Tell P&G: Stop making toilet paper from virgin boreal forest

2 years ago 45

A million acres — an area larger than Rhode Island. That’s how much of Canada’s ancient, carbon-siphoning, biologically rich boreal forest is cut down every year.1

 

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We’re flushing our forests away.

Where does all that lumber go? A significant portion is pulped to make extra soft tissue products for Procter & Gamble, which owns well-known brands Charmin and Bounty. That’s not sustainable — especially since demand for toilet paper has recently spiked.2,3

We need to tell Procter & Gamble to use recycled content, not virgin forest, to manufacture its tissue products.

The boreal forest is too precious to lose.

The Canadian boreal is, quite simply, a forest we can’t afford to lose — especially if we’re trading it for toilet paper.

Spanning the upper half of our continent, its old-growth trees suck enough carbon from the atmosphere to offset 24 million cars each year.4

Billions of migratory birds nest in these trees’ boughs. Forest caribou, Canadian lynx, bears, martens and families of wolves pad the forest floor beneath their shade, as they’ve done for thousands of years.

These trees are disappearing at a rate of one and a half football fields every single minute.5

Take action to protect this irreplaceable forest.

American company Procter & Gamble continues to drive the demand that’s clear-cutting the boreal by sourcing wood pulp for its Charmin and Bounty brands from the forest’s virgin, old-growth trees. They use virgin forest fiber, despite calls to use existing, more sustainable alternatives, because it makes the softer tissue that they believe their customers prefer.6

If you use tissue products (we assume you do), then take a second now to show P&G that it’s wrong. Sign our petition asking P&G to make their paper products from more sustainable sources.

There exist materials for creating tissue products that are far less damaging than wood, like wheat straw, bamboo and recycled materials. Other well-regarded companies are already using them.7,8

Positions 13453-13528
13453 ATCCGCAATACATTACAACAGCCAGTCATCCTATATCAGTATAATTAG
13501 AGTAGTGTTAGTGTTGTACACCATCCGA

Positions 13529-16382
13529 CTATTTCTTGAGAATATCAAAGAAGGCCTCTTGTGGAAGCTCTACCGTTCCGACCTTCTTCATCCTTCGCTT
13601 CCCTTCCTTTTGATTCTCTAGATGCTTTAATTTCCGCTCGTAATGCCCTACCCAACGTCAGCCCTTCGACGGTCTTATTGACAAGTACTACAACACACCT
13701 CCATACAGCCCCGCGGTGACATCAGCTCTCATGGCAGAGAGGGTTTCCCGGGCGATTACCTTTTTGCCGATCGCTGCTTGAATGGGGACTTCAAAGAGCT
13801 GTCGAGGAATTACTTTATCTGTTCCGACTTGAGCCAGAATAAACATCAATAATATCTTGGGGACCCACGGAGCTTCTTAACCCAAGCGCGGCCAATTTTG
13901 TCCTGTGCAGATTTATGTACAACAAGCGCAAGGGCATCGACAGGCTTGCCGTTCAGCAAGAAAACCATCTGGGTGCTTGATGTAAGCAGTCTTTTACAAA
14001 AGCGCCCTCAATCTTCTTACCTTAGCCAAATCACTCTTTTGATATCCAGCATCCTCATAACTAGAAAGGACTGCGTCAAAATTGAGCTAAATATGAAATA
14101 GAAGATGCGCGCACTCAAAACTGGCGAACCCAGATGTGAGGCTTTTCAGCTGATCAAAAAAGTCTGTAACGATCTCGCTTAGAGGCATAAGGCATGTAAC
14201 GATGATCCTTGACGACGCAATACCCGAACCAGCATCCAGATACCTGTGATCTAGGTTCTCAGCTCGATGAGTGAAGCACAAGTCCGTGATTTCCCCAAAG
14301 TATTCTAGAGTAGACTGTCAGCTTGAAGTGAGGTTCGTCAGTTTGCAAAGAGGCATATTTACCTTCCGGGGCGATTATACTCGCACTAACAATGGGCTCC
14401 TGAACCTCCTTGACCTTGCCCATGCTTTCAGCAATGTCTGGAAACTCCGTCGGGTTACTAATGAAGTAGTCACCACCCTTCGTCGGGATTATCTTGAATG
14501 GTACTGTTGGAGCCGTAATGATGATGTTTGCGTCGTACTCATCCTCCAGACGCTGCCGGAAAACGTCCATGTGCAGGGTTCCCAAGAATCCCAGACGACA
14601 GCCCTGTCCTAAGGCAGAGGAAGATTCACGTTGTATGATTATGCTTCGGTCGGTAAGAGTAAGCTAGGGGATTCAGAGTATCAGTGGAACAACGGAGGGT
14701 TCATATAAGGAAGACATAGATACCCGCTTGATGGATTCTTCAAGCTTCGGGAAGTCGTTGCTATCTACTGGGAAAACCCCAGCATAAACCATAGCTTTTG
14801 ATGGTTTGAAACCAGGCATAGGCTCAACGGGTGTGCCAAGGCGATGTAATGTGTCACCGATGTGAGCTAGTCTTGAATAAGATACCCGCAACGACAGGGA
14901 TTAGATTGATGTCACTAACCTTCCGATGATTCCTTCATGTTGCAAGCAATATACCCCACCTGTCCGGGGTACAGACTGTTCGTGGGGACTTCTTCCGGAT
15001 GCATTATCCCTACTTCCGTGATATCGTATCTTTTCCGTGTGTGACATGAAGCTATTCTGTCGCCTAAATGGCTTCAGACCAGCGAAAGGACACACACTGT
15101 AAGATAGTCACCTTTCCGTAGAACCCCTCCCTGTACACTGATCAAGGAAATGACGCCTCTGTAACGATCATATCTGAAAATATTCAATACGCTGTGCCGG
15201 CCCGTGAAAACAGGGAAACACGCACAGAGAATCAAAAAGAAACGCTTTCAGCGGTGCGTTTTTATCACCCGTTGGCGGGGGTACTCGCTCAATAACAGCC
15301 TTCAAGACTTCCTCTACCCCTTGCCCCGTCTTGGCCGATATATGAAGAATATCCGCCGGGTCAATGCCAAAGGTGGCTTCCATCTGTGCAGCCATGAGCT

It should be obvious, but P&G needs to hear it from the folks that might be their customers: The convenience and softness of three-ply tissue is not worth the loss of a forest that’s home to billions of creatures, and that keeps the world’s climate in balance.

Take Action Ryan Flanagan, “How a toilet paper boom is harming Canada’s boreal forest,” CTV News, February 26, 2019. Adrian Humphreys, “U.S. plush toilet paper use wiping out Canada’s forests, flushing away the future: report,” Vancouver Sun, February 26, 2019. Marc Fisher, “Flushing out the true cause of the global toilet paper shortage amid coronavirus pandemic,” The Washington Post, April 7, 2020. Ryan Flanagan, “How a toilet paper boom is harming Canada’s boreal forest,” CTV News, February 26, 2019. Ryan Flanagan, “How a toilet paper boom is harming Canada’s boreal forest,” CTV News, February 26, 2019. Adrian Humphreys, “U.S. plush toilet paper use wiping out Canada’s forests, flushing away the future: report,” Vancouver Sun, February 26, 2019. Adrian Humphreys, “U.S. plush toilet paper use wiping out Canada’s forests, flushing away the future: report,” Vancouver Sun, February 26, 2019. “Issue with Tissue” Sustainability Scorecard Flunks Charmin and Other Toilet Paper Brands,” Business Wire, February 20, 2019.

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